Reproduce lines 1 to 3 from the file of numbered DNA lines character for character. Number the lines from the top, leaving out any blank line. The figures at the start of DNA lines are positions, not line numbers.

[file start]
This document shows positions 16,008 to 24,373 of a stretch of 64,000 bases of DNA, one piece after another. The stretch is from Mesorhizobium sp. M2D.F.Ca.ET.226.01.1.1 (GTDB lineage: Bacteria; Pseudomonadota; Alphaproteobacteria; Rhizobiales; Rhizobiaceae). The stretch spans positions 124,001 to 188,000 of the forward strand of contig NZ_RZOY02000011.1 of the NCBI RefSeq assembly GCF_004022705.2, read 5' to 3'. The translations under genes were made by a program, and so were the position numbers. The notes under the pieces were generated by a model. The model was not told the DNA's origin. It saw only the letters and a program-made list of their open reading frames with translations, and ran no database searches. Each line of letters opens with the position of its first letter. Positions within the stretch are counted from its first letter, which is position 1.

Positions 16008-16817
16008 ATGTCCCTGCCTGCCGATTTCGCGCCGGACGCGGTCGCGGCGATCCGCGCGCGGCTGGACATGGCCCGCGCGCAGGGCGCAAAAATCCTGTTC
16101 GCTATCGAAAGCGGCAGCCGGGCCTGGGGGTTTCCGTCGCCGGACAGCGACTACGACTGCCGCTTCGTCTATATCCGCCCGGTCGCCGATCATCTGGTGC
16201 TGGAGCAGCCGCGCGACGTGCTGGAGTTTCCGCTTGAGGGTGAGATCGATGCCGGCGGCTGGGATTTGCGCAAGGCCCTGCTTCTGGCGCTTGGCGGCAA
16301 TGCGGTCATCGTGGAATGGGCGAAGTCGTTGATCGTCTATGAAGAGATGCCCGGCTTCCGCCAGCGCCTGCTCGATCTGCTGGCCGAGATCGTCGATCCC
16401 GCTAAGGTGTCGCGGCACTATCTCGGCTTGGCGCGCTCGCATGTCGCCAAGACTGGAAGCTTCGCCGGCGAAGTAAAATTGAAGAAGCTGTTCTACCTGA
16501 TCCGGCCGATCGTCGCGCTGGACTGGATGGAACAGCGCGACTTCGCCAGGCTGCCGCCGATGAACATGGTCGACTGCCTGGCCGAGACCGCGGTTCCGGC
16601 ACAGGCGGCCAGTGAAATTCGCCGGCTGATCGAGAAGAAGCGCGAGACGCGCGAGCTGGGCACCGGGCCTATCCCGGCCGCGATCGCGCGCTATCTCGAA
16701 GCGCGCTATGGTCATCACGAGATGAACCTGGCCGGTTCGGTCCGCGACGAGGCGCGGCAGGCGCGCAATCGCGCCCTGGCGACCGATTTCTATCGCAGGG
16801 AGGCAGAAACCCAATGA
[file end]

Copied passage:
This document shows positions 16,008 to 24,373 of a stretch of 64,000 bases of DNA, one piece after another. The stretch is from Mesorhizobium sp. M2D.F.Ca.ET.226.01.1.1 (GTDB lineage: Bacteria; Pseudomonadota; Alphaproteobacteria; Rhizobiales; Rhizobiaceae). The stretch spans positions 124,001 to 188,000 of the forward strand of contig NZ_RZOY02000011.1 of the NCBI RefSeq assembly GCF_004022705.2, read 5' to 3'. The translations under genes were made by a program, and so were the position numbers. The notes under the pieces were generated by a model. The model was not told the DNA's origin. It saw only the letters and a program-made list of their open reading frames with translations, and ran no database searches. Each line of letters opens with the position of its first letter. Positions within the stretch are counted from its first letter, which is position 1.

Positions 16008-16817
16008 ATGTCCCTGCCTGCCGATTTCGCGCCGGACGCGGTCGCGGCGATCCGCGCGCGGCTGGACATGGCCCGCGCGCAGGGCGCAAAAATCCTGTTC